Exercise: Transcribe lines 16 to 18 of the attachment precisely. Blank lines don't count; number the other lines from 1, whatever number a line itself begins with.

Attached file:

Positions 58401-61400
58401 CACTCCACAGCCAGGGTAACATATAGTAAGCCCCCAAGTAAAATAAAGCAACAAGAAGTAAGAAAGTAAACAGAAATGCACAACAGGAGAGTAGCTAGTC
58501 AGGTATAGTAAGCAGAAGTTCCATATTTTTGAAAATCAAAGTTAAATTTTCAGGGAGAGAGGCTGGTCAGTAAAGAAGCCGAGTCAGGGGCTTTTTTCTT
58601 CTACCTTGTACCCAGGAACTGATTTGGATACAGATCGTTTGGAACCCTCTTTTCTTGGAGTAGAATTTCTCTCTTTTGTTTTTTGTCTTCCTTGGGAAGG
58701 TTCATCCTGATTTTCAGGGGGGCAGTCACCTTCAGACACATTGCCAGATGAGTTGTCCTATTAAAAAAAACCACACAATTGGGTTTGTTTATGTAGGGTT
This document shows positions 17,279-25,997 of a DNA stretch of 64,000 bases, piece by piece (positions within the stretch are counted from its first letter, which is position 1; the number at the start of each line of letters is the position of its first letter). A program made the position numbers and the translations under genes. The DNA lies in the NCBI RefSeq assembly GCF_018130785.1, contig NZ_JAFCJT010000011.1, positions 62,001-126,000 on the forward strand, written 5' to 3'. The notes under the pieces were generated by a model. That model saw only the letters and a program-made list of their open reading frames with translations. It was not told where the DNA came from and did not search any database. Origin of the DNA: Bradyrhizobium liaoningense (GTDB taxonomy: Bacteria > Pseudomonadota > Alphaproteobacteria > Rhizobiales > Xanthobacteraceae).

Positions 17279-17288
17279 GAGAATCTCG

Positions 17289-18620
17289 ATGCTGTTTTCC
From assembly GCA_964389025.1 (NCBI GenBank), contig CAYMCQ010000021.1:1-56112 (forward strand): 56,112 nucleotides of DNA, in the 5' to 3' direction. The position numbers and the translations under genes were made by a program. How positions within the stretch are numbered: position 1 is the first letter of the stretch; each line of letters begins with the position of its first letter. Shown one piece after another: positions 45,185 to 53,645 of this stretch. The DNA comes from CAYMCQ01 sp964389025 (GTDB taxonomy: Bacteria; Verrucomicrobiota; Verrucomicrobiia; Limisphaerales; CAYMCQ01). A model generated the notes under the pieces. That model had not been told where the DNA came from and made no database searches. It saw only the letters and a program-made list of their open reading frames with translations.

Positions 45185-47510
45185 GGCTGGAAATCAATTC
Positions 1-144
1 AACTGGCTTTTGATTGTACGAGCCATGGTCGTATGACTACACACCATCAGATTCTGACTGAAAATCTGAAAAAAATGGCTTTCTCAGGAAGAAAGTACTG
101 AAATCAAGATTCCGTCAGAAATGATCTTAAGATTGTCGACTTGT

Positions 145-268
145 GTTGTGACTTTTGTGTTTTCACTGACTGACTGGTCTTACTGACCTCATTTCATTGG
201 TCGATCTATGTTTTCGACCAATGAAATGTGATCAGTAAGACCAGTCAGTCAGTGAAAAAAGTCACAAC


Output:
101 AAATCAAGATTCCGTCAGAAATGATCTTAAGATTGTCGACTTGT

Positions 145-268
145 GTTGTGACTTTTGTGTTTTCACTGACTGACTGGTCTTACTGACCTCATTTCATTGG